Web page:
By Debbie Gregory.
U.S. District Judge Judith C. Herrera has ordered a former U.S. Forest Service ranger to pay nearly $600,000 to a disabled Army veteran and another camper for violating their civil rights by using excessive force during their 2014 arrests at the Juan Tomas campground in the mountains east of Albuquerque.
Former U.S. Forest Service Ranger David Chavez confronted Adam Griego, who served in the Army during two tours in Iraq and Afghanistan, and fellow camper Elijah Haukereid, advising them that the road to the campground was closed and that Griego would have to hike into the area to retrieve his belongings.
Griego found another route to rejoin his friends, which apparently angered Chavez, who handcuffed Griego and slammed his face into the hood of Chavez’s truck, and his head into the door frame of the truck.
Griego was forced to remain in the backseat of the truck for several hours without water despite the heat. Once Griego was secured, Chavez focused on Haukereid, who was recording his friend’s arrest on his cellphone.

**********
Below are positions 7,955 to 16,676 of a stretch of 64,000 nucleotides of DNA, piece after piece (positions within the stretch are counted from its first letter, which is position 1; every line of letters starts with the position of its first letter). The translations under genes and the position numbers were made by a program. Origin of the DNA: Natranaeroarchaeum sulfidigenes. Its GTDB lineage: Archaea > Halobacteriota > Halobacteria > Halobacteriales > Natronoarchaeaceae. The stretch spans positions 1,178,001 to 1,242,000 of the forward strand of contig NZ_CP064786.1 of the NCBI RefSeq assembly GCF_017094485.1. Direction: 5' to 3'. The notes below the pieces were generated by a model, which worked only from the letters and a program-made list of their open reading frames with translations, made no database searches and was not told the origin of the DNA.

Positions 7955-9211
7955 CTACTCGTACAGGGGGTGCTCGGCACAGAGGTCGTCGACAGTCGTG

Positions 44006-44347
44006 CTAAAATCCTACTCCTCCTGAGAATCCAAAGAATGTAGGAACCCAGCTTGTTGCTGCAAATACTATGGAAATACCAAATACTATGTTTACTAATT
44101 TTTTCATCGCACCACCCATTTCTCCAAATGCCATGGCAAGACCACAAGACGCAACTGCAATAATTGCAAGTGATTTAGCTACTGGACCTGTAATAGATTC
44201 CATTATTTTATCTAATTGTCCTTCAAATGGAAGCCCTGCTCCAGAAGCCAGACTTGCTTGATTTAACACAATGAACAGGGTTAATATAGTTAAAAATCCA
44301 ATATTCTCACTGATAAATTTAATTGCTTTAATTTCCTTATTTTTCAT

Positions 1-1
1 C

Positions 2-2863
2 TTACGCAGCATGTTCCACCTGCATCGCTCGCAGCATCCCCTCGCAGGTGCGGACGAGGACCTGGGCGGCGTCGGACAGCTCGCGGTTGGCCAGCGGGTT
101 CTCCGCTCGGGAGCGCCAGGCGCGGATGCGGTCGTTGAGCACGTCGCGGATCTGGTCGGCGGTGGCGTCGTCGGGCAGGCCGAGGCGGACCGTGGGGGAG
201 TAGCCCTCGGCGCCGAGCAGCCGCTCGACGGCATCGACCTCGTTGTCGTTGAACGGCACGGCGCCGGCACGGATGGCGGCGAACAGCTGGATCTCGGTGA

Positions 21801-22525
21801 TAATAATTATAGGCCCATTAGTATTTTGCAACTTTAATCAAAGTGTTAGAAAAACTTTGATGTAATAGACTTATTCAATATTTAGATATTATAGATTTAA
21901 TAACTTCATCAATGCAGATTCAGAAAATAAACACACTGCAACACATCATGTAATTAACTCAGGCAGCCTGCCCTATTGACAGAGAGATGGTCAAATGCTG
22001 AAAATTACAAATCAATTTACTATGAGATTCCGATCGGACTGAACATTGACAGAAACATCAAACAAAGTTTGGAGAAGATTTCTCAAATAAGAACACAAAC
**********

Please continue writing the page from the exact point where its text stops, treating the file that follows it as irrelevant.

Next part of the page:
Chavez slapped the phone out of Haukereid’s hand and threatened him with a taser. When Haukereid questioned Chavez’s order to get on the ground, Chavez commanded his dog to attack Haukereid.
Griego, a Purple Heart recipient, is 100 percent disabled veteran and suffers from both post-traumatic stress disorder and traumatic brain injury.
Herrera awarded Griego $450,000 in compensatory and punitive damages after finding that the beating he suffered made his combat injuries worse. Haukereid was awarded $140,000 in compensatory and punitive damages.
Although the judgement is directed at Chavez, normally his former employer would have to pay the judgment for his actions.